Sunday, October 10, 2010

"Grace": A story based on "Code Blue" by TSOL, as suggested by writer Matt Baker (17/100)


Most of the people who remembered Monica Kelly remembered her because she had two first names and she was dead. Will thought there was so much more to her than that, but the name and the death were the only things people ever brought up about her. Will himself remembered that her father had been the undertaker in town, running the funeral home out of the basement of his house, and that Monica looked like the people her father worked on. She wasn’t morbid or suicidal. She was just soft porcelain, shapely and white, calm as a coma.

When Will got the invitation to his ten year high school reunion, he contemplated not going, but he was more curious than spiteful. Monica Kelly had been gone for almost fourteen years and his Mohawk had been gone for about seven. All that was left was everything else.

Will had been at the reunion for over an hour and no one had recognized him yet. A few people walked by him and assumed he had shown up with his wife—the real old classmate of theirs—and had been left to fend for himself while she was away talking to old friends. He overheard one woman say to another something about that one girl who drowned freshman year, the one with the weird hillbilly-styled name, Mary Betty or something. They agreed it was a shame, a tragedy, even, and then kept eating chips and commenting on who had gotten fat, who had gotten fatter.

It had been years since Will had thought of Monica Kelly, and he hadn’t expected to hear her name that night. She came up again later on, an entire table of people trying to recall anything else about her. No one there had grown up with her. She was homeschooled until high school and even then was only with them for three months before she drowned, down in the deep, wide part of the Fever River, her ice skates sinking her to the bottom like a bullet. When Will first heard about it, he imagined her pirouetting like a drill.

The people at the table were all guessing wrong. Monica hadn’t been short by any means. She had been of average height, average weight. She had several different green shirts with the bottom hem colored in black marker. She slipped her shoes off in class and scratched the top of one foot with the bottom of another. These things were lost and Will wondered why. Had everyone done so many things before and after Monica Kelly’s death that they were able to squeeze her entire life into a non-sequitur? Will went over to the table with the yearbooks. He turned the pages of the book from his freshman year and found Monica’s picture, an inch by an inch with a timid, black and white smile in the center. He walked to the table with the people arguing, debating one inaccuracy against another, and then slammed the book down, his palm sticking to the open page.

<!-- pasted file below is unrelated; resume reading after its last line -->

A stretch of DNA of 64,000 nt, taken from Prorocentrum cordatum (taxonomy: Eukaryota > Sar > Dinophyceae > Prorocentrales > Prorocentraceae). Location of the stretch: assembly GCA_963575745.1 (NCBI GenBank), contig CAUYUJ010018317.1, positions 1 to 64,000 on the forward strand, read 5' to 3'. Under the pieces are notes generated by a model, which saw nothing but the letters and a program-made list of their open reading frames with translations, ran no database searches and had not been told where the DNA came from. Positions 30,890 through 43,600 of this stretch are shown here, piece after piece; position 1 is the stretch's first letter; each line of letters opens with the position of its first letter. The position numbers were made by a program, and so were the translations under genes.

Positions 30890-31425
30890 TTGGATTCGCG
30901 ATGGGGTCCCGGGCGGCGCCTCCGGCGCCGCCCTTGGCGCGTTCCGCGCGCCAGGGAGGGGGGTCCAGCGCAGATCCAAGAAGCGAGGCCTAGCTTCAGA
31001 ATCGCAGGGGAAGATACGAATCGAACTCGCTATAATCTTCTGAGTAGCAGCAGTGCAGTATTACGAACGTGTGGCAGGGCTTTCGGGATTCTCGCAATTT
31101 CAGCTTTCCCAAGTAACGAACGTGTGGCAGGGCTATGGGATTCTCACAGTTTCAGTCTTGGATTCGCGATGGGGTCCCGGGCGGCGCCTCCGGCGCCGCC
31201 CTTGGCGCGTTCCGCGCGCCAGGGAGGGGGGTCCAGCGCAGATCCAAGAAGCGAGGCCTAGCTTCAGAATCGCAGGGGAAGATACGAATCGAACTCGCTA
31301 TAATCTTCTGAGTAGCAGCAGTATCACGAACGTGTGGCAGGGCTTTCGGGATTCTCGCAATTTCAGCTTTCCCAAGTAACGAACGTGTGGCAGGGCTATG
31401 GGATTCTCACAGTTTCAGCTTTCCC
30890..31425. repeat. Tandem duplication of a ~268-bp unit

“Monica Kelly smelled vaguely of formaldehyde and had such grace that you missed her completely,” Will said. The yearbook was splayed open on the table and Will remembered why he never bought one, from any year of high school, and looked around at the sallow eyes of the people around him, people he’s always known to have the worst qualities of both the hectic and the dull: disorganization with no eye for detail and nothing relevant to say. They turned to one another and asked loudly if the man in front of them was Will the Punk, Fuck-up Will. As they sat there figuring it out, Will walked away from them, the real corpses of his youth.



TSOL are a punk rock band from Long Beach, California. In 1988, I bet a couple metal nerd started to get into punk because they saw Steven Adler wearing a TSOL shirt in the video for "Sweet Child O' Mine." Unfortunately, Izzy Stradlin was unable to bring back the vintage Rod Stewart haircut he was sporting in the same video. In a move that I thought only happened to Ratt, LA Guns, Faster Pussycat, and other bands of that style and era, there were once two different TSOLs playing shows at the same time (sometimes in the same cities). We can get two TSOLs but not one Misfits. I call bullshit on the universe.

Matt Baker
is a writer from Kansas City who lives in Little Rock, Arkansas. He thinks the movie Repo Man is awesome and he saw Slayer a few times back in the late-80s/early-90s. He also likes Bill Hicks and Barry Hannah. As if you don't think he's exceptionally rad already, he's also a badass writer, and you can read his short short story "Frank"--which is how I found out about him--over at SmokelongQuarterly. He rarely does flash fiction, though, so you should also do yourself a favor and get his novel, Drag the Darkness Down. I'm guessing his height at about 6'2".

Our Band Could Be Your Lit on Facebook, Twitter, and MySpace.

Next week: A story based on "Farmer in the City (Remembering Pasolini)" by Scott Walker, as suggested by musician Steven R. Smith.

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